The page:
Asked why the Italian technology is used, Agarwal says, “These technologies are world renowned, and our technical team was comfortable in using the technologies which gave the best yield.”   And the source for biodiesel are bioproducts of edible oil, used cooking oil, and it just needs to be plant derivative.

Ethiopian Operation
The commercial plantation work of biofuel crops (jatropha) and other edible and non-eidble oil seeds have already started on 1,500 acres of land in Ethopia. With an investment of Rs 400 crore in Ethiopia, Emami Biotech has taken up plantation project in the State of Oromia in Ethiopia. For this, 1,000,000 acres of land has been allotted to Emami Biotech by Oromia Investment Commission. Once complete, the project will be able to churn out 100,000 tonnes of crude biofuel/ edible oil per year. And the biofuel will be exported to India for producing biodiesel, and the edible oil produced in Ethiopia will be used for captive consumption.
“The benefit will be that we will be able to supply biodiesel to the world in a better way,” says Aditya V Agarwal, director, Emami group of companies. He foresees that once the project is complete, there will be a huge business synergy between Emami Biotech’s Indian and Ethopian operations. According to Agarwal, the Ethopian project has a huge prospect for the global export market.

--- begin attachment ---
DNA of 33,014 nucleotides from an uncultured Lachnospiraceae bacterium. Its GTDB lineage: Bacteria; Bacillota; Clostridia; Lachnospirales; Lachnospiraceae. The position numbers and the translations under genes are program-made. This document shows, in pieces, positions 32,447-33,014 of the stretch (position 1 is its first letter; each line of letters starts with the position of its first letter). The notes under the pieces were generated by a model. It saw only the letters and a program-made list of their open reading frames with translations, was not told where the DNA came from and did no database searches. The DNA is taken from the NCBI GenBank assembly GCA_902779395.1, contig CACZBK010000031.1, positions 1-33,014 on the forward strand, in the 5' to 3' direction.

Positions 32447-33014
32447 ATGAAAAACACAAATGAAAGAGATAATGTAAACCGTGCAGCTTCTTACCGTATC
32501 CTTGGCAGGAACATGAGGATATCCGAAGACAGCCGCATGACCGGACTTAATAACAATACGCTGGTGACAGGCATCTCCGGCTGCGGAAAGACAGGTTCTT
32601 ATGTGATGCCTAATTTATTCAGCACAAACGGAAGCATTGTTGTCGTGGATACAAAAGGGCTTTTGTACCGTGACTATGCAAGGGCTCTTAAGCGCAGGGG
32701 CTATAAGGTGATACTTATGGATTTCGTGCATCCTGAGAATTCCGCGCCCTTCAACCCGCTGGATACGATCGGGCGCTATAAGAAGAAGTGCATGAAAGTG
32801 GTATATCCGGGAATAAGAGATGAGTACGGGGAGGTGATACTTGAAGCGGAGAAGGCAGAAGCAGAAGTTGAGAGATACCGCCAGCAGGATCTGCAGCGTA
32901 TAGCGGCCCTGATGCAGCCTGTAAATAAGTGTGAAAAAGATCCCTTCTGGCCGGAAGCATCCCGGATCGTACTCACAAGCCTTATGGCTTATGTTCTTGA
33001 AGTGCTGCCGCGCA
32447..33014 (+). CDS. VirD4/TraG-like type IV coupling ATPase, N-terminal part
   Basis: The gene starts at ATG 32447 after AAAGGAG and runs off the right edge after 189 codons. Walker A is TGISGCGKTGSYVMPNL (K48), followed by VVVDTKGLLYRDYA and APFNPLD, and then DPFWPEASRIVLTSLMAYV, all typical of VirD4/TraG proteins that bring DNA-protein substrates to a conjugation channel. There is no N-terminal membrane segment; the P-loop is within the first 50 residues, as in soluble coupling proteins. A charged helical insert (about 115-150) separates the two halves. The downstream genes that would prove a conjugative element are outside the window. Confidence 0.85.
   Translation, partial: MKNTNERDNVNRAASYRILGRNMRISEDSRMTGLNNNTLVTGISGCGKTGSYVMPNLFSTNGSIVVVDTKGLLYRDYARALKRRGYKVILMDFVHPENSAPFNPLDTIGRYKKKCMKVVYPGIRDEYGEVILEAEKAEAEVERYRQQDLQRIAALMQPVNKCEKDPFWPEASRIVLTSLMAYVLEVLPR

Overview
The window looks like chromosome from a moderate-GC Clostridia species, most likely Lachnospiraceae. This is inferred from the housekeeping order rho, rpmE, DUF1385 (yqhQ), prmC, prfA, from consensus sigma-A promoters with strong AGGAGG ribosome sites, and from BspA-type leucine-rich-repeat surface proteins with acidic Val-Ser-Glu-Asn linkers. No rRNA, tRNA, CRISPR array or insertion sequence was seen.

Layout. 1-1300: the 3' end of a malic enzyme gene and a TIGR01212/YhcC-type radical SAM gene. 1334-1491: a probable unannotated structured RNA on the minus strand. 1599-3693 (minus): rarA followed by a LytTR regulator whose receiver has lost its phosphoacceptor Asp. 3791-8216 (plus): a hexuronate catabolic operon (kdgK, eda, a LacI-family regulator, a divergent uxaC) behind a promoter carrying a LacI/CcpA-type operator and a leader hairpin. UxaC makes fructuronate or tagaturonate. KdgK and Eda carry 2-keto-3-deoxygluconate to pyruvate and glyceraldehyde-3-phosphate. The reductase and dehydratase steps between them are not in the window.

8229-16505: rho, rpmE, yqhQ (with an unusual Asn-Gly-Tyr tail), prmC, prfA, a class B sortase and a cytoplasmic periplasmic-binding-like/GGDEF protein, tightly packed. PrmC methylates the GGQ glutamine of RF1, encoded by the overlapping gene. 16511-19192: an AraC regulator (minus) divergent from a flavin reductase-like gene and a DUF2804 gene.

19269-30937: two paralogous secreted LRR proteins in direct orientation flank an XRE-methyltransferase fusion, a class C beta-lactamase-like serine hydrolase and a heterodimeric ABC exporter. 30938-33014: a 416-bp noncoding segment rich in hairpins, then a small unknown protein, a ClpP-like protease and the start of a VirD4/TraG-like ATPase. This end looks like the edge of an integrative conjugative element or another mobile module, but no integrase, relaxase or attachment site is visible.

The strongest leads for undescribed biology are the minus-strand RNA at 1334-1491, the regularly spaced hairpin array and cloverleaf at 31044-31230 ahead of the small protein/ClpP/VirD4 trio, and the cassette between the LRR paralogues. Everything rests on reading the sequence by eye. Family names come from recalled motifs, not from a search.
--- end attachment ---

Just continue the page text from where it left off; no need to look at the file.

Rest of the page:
Technologies to watch: Next generation biofuels
  1. Cellulosic ethanol
  2. Biohydrogen
  3. Bio-DME (Dimethyl Ether)
  4. Biomethanol
  5. DMF (2,5-Dimethylfuran)
  6. Hydro Thermal Upgrading (HTU) diesel
  7. Fischer-Tropsch (FT) diesel
  8. Mixed alcohols
  9. Wood diesel
  10. Biodiesel from non-food crops such as Jatropha
  11. Biofuels from switchgrass
  12. Biofuels from micro-algae
Source: wikipedia

In Gujarat, the company has signed a MoU with the Gujarat government for setting up an edible oil refinery. Talks are also being held to set-up similar projects either in Andhra Pradesh and Tamil Nadu. With increasing economic activity, climate change will continue to haunt human civilization. For Emami Biotech, the challenge is to protect the planet from the perils of growth.

Globally, biofuels have become important as global hydrocarbon reserves deplete fast. A new report said the world is burning hydrocarbons much faster than previously thought. The report also said global petroleum reserves including natural gas will last for less than 30 years. Hydrocarbons are also a known contributors to global warming. These issues make biofuels an ideal choice as they are easily replenished and will last long enough to power our vehicles, factories and economies.
India and China, along with the US are the world’s largest buyers of petroleum products. Although the US has enough crude oil in its own land, it still, along with India and China imports 90 percent of its fuel supplies from West Asia, North Africa and Venezuela. These three countries also have massive research and investments in alternative energy sources.

Anjana Pradhan, Bangalore